StudentsFirst’s Ashley DeMauro in Philadelphia Public Schools Notebook reflects on the School Reform Commission’s recent decision to eliminate seniority-based lay-offs in the cash-starved districts. Instead, necessary teacher lay-offs (Philly’s schools lost 10,000 kids from 2011-2012) will be decided by classroom effectiveness.
The School Reform Commission’s decision to suspend seniority requirements for rehiring laid-off teachers – a power granted years ago by bipartisan legislation – moves in that direction. Allowing the District to call back teachers based on effectiveness instead of seniority will keep our best teachers in the classroom. Considering that teacher quality is the most important in-school factor in student achievement, this is a clear win for kids. Hopefully state-level policymakers will work to allow all districts to staff schools based on student need instead of union rules.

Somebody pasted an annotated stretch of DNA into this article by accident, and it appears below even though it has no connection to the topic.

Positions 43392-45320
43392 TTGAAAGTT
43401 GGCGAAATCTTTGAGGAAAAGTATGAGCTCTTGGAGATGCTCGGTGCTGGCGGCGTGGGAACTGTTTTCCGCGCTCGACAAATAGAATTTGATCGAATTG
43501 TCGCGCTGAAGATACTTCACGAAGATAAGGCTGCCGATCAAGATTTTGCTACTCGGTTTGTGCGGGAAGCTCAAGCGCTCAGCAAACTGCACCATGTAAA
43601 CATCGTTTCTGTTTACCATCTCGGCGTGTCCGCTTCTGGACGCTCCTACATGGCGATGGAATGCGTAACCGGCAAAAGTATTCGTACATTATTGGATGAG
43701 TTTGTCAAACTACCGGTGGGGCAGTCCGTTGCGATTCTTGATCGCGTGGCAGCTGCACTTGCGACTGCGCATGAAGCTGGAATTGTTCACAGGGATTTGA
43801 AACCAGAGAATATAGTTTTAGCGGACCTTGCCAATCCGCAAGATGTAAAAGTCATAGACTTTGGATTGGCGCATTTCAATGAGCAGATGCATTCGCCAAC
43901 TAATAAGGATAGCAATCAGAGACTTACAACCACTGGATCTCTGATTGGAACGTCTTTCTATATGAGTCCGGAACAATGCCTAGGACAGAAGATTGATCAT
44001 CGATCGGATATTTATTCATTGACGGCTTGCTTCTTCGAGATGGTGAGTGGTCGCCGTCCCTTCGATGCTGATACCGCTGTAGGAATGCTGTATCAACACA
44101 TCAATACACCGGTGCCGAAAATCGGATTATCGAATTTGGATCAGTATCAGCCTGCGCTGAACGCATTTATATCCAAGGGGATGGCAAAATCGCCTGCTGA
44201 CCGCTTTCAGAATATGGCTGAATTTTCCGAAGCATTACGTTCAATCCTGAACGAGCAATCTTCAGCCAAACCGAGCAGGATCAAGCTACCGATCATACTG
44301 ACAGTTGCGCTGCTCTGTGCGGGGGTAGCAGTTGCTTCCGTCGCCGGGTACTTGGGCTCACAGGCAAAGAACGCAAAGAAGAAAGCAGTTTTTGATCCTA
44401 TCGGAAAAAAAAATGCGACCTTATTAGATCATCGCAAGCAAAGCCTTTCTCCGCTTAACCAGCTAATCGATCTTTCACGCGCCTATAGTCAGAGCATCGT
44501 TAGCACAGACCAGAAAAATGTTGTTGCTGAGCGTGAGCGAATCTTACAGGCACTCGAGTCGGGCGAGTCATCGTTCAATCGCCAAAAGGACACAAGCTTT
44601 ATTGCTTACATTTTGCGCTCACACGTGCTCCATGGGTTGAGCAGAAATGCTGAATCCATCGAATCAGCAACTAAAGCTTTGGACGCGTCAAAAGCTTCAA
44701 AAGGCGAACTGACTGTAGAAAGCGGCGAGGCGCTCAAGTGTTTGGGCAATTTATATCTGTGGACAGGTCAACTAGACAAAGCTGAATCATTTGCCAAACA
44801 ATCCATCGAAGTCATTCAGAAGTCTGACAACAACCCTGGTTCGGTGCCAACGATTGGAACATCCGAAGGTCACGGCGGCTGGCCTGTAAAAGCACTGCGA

We should also begin paying teachers based on impact in the classroom. Currently, teacher salaries are determined by a series of “steps” based on seniority and academic credentials. This system is based on the assumption that teachers are equal, interchangeable widgets – an assumption that every teacher, parent, student, and administrator knows to be false. By paying teachers more for being effective, we can reward and encourage excellent teaching instead of mere longevity.